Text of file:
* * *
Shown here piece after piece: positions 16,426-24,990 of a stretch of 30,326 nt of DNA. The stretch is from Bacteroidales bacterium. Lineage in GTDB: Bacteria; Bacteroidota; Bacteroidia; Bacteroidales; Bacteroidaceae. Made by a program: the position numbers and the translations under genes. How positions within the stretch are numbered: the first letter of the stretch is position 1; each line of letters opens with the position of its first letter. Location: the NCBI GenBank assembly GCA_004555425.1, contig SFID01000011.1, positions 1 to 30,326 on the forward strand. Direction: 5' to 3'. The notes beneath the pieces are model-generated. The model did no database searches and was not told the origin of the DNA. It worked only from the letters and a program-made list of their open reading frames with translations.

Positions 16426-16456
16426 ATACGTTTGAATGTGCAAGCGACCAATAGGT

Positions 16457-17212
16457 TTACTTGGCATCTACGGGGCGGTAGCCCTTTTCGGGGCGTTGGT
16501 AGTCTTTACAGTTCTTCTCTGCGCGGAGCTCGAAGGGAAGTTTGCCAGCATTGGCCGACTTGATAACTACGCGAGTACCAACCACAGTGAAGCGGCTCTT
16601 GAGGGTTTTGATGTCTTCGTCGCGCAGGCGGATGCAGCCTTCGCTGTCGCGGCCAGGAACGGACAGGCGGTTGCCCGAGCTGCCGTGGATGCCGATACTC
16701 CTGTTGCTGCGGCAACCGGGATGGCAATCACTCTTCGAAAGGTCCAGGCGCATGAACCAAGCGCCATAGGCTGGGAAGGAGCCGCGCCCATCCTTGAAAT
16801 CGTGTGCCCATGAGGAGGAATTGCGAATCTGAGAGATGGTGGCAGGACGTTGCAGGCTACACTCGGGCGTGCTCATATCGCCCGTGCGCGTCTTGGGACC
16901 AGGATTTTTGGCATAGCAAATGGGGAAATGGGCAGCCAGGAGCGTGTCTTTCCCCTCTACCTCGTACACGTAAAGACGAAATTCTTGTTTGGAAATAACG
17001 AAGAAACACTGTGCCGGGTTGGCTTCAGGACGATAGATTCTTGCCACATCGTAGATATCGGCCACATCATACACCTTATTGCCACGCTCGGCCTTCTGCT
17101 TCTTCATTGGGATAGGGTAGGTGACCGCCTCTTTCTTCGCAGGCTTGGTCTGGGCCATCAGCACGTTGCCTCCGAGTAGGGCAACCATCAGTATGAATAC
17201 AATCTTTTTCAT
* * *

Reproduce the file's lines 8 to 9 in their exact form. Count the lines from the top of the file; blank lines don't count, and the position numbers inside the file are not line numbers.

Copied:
16701 CTGTTGCTGCGGCAACCGGGATGGCAATCACTCTTCGAAAGGTCCAGGCGCATGAACCAAGCGCCATAGGCTGGGAAGGAGCCGCGCCCATCCTTGAAAT
16801 CGTGTGCCCATGAGGAGGAATTGCGAATCTGAGAGATGGTGGCAGGACGTTGCAGGCTACACTCGGGCGTGCTCATATCGCCCGTGCGCGTCTTGGGACC